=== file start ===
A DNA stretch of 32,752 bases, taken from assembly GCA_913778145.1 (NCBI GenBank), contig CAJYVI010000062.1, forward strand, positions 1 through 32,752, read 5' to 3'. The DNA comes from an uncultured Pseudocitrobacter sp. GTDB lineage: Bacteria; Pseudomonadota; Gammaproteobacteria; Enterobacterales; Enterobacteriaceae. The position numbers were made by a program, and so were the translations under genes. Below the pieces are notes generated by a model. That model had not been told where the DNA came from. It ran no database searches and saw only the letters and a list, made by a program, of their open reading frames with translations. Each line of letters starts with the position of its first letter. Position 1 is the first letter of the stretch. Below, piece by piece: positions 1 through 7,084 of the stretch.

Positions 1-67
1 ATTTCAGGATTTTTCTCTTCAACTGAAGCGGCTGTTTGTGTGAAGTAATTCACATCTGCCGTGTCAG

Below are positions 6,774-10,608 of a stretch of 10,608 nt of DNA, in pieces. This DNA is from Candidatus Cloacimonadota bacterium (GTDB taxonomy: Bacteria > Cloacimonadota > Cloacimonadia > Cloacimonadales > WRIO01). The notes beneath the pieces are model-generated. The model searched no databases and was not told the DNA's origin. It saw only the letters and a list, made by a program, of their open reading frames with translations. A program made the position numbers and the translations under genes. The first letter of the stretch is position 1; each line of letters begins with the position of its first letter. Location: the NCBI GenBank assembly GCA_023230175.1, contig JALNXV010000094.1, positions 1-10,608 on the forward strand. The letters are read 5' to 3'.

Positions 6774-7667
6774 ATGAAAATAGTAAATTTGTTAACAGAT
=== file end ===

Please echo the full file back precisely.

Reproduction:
A DNA stretch of 32,752 bases, taken from assembly GCA_913778145.1 (NCBI GenBank), contig CAJYVI010000062.1, forward strand, positions 1 through 32,752, read 5' to 3'. The DNA comes from an uncultured Pseudocitrobacter sp. GTDB lineage: Bacteria; Pseudomonadota; Gammaproteobacteria; Enterobacterales; Enterobacteriaceae. The position numbers were made by a program, and so were the translations under genes. Below the pieces are notes generated by a model. That model had not been told where the DNA came from. It ran no database searches and saw only the letters and a list, made by a program, of their open reading frames with translations. Each line of letters starts with the position of its first letter. Position 1 is the first letter of the stretch. Below, piece by piece: positions 1 through 7,084 of the stretch.

Positions 1-67
1 ATTTCAGGATTTTTCTCTTCAACTGAAGCGGCTGTTTGTGTGAAGTAATTCACATCTGCCGTGTCAG

Below are positions 6,774-10,608 of a stretch of 10,608 nt of DNA, in pieces. This DNA is from Candidatus Cloacimonadota bacterium (GTDB taxonomy: Bacteria > Cloacimonadota > Cloacimonadia > Cloacimonadales > WRIO01). The notes beneath the pieces are model-generated. The model searched no databases and was not told the DNA's origin. It saw only the letters and a list, made by a program, of their open reading frames with translations. A program made the position numbers and the translations under genes. The first letter of the stretch is position 1; each line of letters begins with the position of its first letter. Location: the NCBI GenBank assembly GCA_023230175.1, contig JALNXV010000094.1, positions 1-10,608 on the forward strand. The letters are read 5' to 3'.

Positions 6774-7667
6774 ATGAAAATAGTAAATTTGTTAACAGAT